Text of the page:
Xenophobia in South Africa: Historical Legacies of Exclusion and Violence

May we learn to embrace peace and unity!

Imperial & Global Forum

xenophobia is not a crime

Emily Bridger
History Department, University of Exeter

Over the past several weeks, a new wave of xenophobic violence has swept across South Africa, beginning in Durban and quickly spreading to Johannesburg and its surrounding townships. The targets are makwerekweres, a derogatory term used for foreigners, in reference to the “babble” they speak. They are Zimbabweans, Mozambicans, Nigerians, Somalis, Bangladeshis and other foreign nationals. Initial violence in Durban was sparked by the remarks of Goodwill Zwelithini, the king of South Africa’s largest ethnic group, the Zulus, who reportedly called on foreigners to “pack their bags and go back to their countries.”

In the following weeks, the violence claimed the lives of seven people and turned thousands more into refugees. Media images depicted scenes of terror, displacement and hatred: foreign-owned shops looted and ransacked; tent cities hastily assembled for refugees; foreigners boarding buses back to their home countries; and even the…

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malcom-xToday, February 21, 2017 marks the 52nd anniversary of the assassination of one of the most iconic leaders of the 20th century, Malcolm X El-Hajj Malik El-Shabazz.


Malcolm was born in Omaha, Nebraska in 1925. His father was killed in a mysterious train accident and his mother was committed to a mental institution. Without a rosy background, he was convicted of multiple crimes, and sentenced by a Massachusetts court to ten years in prison. There he met a long-serving ex-thief who introduced him to the prison’s uncommonly well-stocked library, which became his “university.” It was there that his intellectual odyssey began. He read everything, from philosophy, history, and fiction to the words (all of them, in alphabetical order) in the Merriam-Webster College Dictionary. He also encountered the sacred texts of Christianity and Islam, and, in 1948, was converted to the faith of the Nation of Islam, the Black Muslims. Continue reading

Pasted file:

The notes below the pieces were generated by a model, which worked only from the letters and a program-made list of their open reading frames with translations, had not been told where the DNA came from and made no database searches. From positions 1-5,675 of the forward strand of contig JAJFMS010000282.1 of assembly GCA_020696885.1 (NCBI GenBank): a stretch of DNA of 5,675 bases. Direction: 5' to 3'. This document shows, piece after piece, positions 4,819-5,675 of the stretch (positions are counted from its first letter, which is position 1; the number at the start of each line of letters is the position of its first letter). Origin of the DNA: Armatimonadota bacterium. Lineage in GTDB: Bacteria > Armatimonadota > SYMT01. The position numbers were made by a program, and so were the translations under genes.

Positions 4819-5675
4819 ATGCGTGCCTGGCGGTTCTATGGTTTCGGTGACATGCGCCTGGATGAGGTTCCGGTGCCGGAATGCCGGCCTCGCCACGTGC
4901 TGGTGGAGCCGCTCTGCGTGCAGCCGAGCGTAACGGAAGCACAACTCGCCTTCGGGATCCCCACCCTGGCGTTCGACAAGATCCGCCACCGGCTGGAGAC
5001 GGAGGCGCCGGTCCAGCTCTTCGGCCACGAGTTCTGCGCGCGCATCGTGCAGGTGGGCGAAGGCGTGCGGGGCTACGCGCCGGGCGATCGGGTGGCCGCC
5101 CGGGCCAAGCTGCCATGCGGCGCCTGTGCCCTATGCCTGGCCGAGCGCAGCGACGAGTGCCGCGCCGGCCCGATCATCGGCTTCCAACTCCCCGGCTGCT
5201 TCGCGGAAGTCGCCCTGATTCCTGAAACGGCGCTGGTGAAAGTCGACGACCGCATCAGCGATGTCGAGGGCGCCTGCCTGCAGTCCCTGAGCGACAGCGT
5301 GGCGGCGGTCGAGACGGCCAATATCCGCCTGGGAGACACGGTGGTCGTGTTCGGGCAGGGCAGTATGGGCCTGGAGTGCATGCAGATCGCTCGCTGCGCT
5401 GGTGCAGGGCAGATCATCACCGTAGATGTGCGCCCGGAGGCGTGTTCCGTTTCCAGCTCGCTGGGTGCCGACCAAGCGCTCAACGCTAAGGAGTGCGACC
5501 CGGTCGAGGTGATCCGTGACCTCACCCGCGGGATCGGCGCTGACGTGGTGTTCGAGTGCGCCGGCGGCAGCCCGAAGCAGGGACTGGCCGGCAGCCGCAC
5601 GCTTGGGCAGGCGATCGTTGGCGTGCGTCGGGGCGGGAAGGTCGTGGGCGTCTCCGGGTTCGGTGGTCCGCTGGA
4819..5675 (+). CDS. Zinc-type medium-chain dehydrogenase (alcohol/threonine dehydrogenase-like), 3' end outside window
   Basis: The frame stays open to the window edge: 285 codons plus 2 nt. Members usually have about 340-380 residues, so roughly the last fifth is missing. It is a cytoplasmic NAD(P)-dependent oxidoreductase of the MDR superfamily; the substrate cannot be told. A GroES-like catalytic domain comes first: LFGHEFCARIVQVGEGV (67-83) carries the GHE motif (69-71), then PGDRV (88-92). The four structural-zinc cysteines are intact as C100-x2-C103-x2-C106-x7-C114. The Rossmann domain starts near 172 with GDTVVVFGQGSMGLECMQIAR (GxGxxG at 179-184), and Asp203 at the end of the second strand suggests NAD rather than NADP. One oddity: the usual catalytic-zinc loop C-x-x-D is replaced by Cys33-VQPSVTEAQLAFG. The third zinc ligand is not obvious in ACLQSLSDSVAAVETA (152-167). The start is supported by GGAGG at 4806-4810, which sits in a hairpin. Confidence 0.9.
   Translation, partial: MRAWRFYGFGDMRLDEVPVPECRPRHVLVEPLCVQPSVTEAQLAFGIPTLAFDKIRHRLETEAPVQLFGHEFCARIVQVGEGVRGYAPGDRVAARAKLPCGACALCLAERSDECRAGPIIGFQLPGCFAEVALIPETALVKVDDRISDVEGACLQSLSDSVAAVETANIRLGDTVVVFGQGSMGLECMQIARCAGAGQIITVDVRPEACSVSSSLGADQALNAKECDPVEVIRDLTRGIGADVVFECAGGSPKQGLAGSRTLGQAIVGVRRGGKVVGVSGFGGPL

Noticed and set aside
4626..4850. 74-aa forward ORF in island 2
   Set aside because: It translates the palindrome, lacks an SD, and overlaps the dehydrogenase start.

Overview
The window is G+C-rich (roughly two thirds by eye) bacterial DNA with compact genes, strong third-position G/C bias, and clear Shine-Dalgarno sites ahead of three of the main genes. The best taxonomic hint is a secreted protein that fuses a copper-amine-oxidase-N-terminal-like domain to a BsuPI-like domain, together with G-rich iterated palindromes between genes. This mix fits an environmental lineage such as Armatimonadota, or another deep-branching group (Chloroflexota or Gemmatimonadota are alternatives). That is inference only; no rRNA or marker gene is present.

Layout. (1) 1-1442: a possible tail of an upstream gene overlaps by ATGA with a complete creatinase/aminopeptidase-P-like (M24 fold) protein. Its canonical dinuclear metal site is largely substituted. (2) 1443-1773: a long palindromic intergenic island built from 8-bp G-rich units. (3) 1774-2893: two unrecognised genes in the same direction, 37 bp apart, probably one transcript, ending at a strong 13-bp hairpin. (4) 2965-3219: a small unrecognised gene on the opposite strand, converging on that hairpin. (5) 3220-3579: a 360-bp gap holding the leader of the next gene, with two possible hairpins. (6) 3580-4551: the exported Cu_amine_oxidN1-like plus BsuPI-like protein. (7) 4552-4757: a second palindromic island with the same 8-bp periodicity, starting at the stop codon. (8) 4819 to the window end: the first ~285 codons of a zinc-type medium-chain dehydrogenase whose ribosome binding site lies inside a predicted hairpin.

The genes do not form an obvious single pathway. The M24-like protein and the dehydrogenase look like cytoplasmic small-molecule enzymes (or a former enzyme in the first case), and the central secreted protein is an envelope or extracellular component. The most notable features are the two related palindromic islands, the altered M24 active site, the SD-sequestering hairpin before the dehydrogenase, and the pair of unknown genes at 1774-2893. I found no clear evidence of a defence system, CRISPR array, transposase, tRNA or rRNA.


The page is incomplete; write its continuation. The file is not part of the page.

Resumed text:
Roe v. Wade, 410 U.S, 113 (1973) is the historic Supreme Court decision overturning a Texas interpretation of abortion law and making abortion legal in the United States. The Roe v. Wade decision held that a woman, with her doctor, could choose abortion in earlier months of pregnancy without legal restriction, and with restrictions in later months, based on the right to privacy.

It was decided simultaneously with a companion case, Doe v. Bolton. The Court ruled 7–2 that a right to privacy under the Due process Clause of the 14th Amendment extended to a woman’s decision to have an abortion, but that this right must be balanced against the state’s interests in regulating abortions: protecting women’s health and protecting the potentiality of human life.

What led to this decision? Continue reading